CommonFloor / Unreal Estate
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Indian property listing site offers at-home VR house viewings
Buying a home can be a real pain with so much time and money wasted travelling to and from viewings to tour available properties. Bangalore-based real estate website CommonFloor is trying to make the experience easier by using virtual reality technology to let people preview a property before they visit. Customers can then shortlist the properties that they particularly like.
The brand has created a low-cost device so that people can experience the VR at home. The CommonFloor Retina cardboard headset is available to purchase from Amazon or Flipkart for RP 999 ($16). Customers can also try out the technology at the brand’s experience centres in Bangalore.
To view a property virtually, users must download and launch the CommonFloor Retina app before inserting their mobile into the device. The app currently works on high-end Android phones. Looking through the headset, users are immersed in a virtual representation of a home and can move around each room by moving their head. The experience aims to offer a better idea of a property’s layout and space than photographs or 2D web experiences.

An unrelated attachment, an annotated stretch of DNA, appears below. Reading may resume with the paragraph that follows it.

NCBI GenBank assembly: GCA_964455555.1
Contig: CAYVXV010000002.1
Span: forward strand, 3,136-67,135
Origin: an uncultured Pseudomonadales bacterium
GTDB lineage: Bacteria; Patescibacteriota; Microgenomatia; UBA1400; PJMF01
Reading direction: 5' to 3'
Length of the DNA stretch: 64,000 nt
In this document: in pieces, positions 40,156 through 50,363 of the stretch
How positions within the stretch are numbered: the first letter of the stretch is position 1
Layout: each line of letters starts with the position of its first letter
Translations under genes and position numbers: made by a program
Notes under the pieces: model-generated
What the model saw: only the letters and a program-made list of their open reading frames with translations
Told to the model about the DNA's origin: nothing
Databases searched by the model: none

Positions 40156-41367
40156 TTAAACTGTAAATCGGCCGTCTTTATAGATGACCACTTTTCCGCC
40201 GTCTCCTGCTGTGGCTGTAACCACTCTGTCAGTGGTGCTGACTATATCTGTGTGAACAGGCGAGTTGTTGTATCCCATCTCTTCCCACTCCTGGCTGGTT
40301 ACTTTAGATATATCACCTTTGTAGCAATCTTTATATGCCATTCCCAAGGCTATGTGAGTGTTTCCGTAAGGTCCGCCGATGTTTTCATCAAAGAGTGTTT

There are currently 20 properties in Bangalore that can be virtually explored and plans for a further 480 are underway. It takes approximately six hours to create one VR experience and the content of each project is based on information given by the builder.
So far, only brand new properties to buy are featured. In time, the company intends to expand this to existing homes and properties to rent.
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Meeting demand / CommonFloor is one of the largest property listing sites in India, with more than 100,000 residential homes listed in 200 cities across the country. Reports claim India’s rising population will lead to a real estate market of $180bn by 2020. An additional 2.8 million units across the top eight Indian cities will be needed by 2018, according to a 2013 report by property consultants Cushman & Wakefield. By focusing on customer experience and convenience CommonFloor is putting itself in a great position to benefit from this growth.
Open house / CommonFloor has made sure as many people as possible can use this service by making the headset cheap and accessible. The tech can then easily scaled up to meet the increasing number of prospective buyers in India. Other companies are creating similar virtual real estate experiences, such as US based Studio216 and Red Propeller, but neither of these companies has created its own device.
Hurrah for VR / This example shows a practical application of VR. While initially people were excited about the technology’s ability to entertain, as seen in campaigns such as Yahoo’s Trendcoaster and Kingfisher’s Beer Coaster, brands are now using VR to help solve business problems. For example, last year Volvo wanted to create to excitement about its new car launch before it had even been built so it created a virtual test drive using Google Cardboard. The tech allowed customers to get a feel for the car without having to set foot in the dealership. CommonFloor is aiming for a similar effect here with prospective property buyers.
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